Curated by Annie E. Coombes, Professor of Material and Visual Culture.
Positive Living: Art and AIDS in South Africa, focuses on the struggle for self-representation by those affected by the virus during the worst period of AIDS denialism under former President Thabo Mbeki from 1999 to 2003. It explores the way fine art and the process of print-making, painting and other creative practices produced effective therapeutic treatments for HIV/AIDS sufferers and enabled proactive memory work to be performed as a legacy for bereaved families and children. The exhibition includes photo-documentary work aimed at alerting the international community, fine artists’ responses to the pandemic and initiatives from within the hardest hit communities in South Africa itself. Many of these initiatives have since been adapted to other medical and mental health contexts globally: intimate Memory Boxes commemorating the lives and loves of lost family members as a personal legacy for those left behind; print and poster workshops promoting safe sex practices; human scale Body Maps from Khayelitsha tracing the trajectory of the virus and individuals’ personal strategies for living with AIDS; large-scale tapestries with imagery borrowed from Picasso’s ‘Guernica’ transposed to the Eastern Cape, transforming the historic iconography to foreground the experience of fighting for antiretrovirals and coping with the day to day management of living with HIV in a seriously deprived economic context.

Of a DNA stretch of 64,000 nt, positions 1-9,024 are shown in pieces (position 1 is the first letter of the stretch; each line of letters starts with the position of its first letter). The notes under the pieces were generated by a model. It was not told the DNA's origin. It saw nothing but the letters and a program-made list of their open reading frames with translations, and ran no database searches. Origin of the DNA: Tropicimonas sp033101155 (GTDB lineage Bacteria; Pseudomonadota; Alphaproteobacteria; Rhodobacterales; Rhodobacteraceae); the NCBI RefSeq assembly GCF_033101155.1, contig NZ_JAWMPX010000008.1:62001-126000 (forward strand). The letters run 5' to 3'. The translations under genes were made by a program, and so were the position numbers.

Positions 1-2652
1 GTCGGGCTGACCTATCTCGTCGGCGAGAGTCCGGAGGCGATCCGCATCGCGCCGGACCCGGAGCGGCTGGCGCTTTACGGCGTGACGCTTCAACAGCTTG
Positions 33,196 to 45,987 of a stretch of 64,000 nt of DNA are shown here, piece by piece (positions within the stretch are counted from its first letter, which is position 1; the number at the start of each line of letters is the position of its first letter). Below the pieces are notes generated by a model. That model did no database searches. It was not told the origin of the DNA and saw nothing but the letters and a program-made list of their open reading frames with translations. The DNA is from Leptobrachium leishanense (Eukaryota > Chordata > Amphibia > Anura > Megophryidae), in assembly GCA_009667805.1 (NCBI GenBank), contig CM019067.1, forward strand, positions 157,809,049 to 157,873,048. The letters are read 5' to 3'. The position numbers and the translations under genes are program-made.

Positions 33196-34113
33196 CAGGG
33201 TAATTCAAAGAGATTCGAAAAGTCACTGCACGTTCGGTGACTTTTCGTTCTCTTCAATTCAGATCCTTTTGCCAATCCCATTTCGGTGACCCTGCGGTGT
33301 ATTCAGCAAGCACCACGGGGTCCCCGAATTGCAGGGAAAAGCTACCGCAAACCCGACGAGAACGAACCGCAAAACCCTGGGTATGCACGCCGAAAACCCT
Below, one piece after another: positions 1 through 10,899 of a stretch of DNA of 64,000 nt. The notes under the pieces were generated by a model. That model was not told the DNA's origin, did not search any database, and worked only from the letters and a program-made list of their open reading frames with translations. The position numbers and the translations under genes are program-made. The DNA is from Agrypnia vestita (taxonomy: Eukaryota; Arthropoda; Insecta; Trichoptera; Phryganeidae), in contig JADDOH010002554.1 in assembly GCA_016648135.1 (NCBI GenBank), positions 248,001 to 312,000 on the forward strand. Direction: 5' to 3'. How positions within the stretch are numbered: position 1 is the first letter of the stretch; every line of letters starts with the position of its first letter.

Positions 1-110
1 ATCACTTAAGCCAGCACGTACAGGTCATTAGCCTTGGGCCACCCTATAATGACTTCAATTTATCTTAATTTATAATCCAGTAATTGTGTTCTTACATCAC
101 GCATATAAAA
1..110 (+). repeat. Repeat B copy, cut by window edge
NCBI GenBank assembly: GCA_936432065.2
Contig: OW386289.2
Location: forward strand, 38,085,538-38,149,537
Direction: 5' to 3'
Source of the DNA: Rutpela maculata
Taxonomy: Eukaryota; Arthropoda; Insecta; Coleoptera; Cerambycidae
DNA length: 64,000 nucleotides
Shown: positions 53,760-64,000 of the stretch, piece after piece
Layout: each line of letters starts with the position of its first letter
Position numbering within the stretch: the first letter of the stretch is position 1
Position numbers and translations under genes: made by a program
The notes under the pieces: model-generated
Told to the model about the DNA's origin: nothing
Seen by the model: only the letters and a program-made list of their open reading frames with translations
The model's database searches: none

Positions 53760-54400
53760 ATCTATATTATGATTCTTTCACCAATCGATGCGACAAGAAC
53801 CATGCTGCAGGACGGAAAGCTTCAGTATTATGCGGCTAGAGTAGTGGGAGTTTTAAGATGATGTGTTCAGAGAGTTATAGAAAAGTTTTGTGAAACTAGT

For more information about the event, please click here.
Conference Women and HIV/AIDS in South Africa: Medicine, Art, Activism 7 December 2015, 9am – 5.30pm. Keynes Library, Birkbeck, University of London, School of Arts.
Public lecture on HIV/AIDS in South Africa today, 7 December 2015 at 6pm. Edwin Cameron, Justice of the South African Constitutional Court. Clore Management Centre (Torrington Square), room B01.
Artists’ talks with the artists from Positive Living: Art and AIDS in South Africa 8 December 2015 at 10am. Peltz Gallery.